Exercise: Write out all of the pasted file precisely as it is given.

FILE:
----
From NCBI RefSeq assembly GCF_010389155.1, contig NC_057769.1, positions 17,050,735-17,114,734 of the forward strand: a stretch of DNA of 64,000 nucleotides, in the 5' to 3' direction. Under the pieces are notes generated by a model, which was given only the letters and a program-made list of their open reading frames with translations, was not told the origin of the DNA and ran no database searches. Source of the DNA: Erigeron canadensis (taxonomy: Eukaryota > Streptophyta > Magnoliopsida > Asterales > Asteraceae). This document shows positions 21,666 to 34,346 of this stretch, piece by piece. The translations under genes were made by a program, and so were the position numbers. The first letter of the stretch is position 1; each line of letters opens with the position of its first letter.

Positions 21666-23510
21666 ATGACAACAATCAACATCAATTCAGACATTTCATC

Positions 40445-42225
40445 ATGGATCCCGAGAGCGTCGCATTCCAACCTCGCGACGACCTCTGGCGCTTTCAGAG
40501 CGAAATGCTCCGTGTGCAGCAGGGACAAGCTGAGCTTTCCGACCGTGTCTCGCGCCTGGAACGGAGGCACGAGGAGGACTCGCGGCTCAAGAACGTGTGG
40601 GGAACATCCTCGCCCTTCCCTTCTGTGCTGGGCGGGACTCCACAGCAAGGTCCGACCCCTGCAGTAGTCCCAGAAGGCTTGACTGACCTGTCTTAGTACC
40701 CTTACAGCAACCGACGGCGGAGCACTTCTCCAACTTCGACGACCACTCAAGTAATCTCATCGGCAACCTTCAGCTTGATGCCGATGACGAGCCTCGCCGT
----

From NCBI RefSeq assembly GCF_010389155.1, contig NC_057769.1, positions 17,050,735-17,114,734 of the forward strand: a stretch of DNA of 64,000 nucleotides, in the 5' to 3' direction. Under the pieces are notes generated by a model, which was given only the letters and a program-made list of their open reading frames with translations, was not told the origin of the DNA and ran no database searches. Source of the DNA: Erigeron canadensis (taxonomy: Eukaryota > Streptophyta > Magnoliopsida > Asterales > Asteraceae). This document shows positions 21,666 to 34,346 of this stretch, piece by piece. The translations under genes were made by a program, and so were the position numbers. The first letter of the stretch is position 1; each line of letters opens with the position of its first letter.

Positions 21666-23510
21666 ATGACAACAATCAACATCAATTCAGACATTTCATC

Positions 40445-42225
40445 ATGGATCCCGAGAGCGTCGCATTCCAACCTCGCGACGACCTCTGGCGCTTTCAGAG
40501 CGAAATGCTCCGTGTGCAGCAGGGACAAGCTGAGCTTTCCGACCGTGTCTCGCGCCTGGAACGGAGGCACGAGGAGGACTCGCGGCTCAAGAACGTGTGG
40601 GGAACATCCTCGCCCTTCCCTTCTGTGCTGGGCGGGACTCCACAGCAAGGTCCGACCCCTGCAGTAGTCCCAGAAGGCTTGACTGACCTGTCTTAGTACC
40701 CTTACAGCAACCGACGGCGGAGCACTTCTCCAACTTCGACGACCACTCAAGTAATCTCATCGGCAACCTTCAGCTTGATGCCGATGACGAGCCTCGCCGT